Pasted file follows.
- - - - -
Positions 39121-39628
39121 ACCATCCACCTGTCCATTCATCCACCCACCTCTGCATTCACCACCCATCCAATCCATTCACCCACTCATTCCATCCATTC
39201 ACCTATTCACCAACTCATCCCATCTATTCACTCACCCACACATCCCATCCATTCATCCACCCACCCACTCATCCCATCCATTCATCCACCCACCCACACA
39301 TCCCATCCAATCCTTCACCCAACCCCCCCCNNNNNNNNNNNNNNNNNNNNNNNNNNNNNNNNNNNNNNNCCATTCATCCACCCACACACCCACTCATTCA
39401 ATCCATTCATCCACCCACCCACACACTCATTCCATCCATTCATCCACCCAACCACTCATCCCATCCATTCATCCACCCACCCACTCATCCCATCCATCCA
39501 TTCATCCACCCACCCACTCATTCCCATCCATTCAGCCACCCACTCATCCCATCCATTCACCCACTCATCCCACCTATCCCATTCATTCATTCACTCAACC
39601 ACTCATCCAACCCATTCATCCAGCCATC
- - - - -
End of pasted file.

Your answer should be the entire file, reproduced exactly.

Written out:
Positions 39121-39628
39121 ACCATCCACCTGTCCATTCATCCACCCACCTCTGCATTCACCACCCATCCAATCCATTCACCCACTCATTCCATCCATTC
39201 ACCTATTCACCAACTCATCCCATCTATTCACTCACCCACACATCCCATCCATTCATCCACCCACCCACTCATCCCATCCATTCATCCACCCACCCACACA
39301 TCCCATCCAATCCTTCACCCAACCCCCCCCNNNNNNNNNNNNNNNNNNNNNNNNNNNNNNNNNNNNNNNCCATTCATCCACCCACACACCCACTCATTCA
39401 ATCCATTCATCCACCCACCCACACACTCATTCCATCCATTCATCCACCCAACCACTCATCCCATCCATTCATCCACCCACCCACTCATCCCATCCATCCA
39501 TTCATCCACCCACCCACTCATTCCCATCCATTCAGCCACCCACTCATCCCATCCATTCACCCACTCATCCCACCTATCCCATTCATTCATTCACTCAACC
39601 ACTCATCCAACCCATTCATCCAGCCATC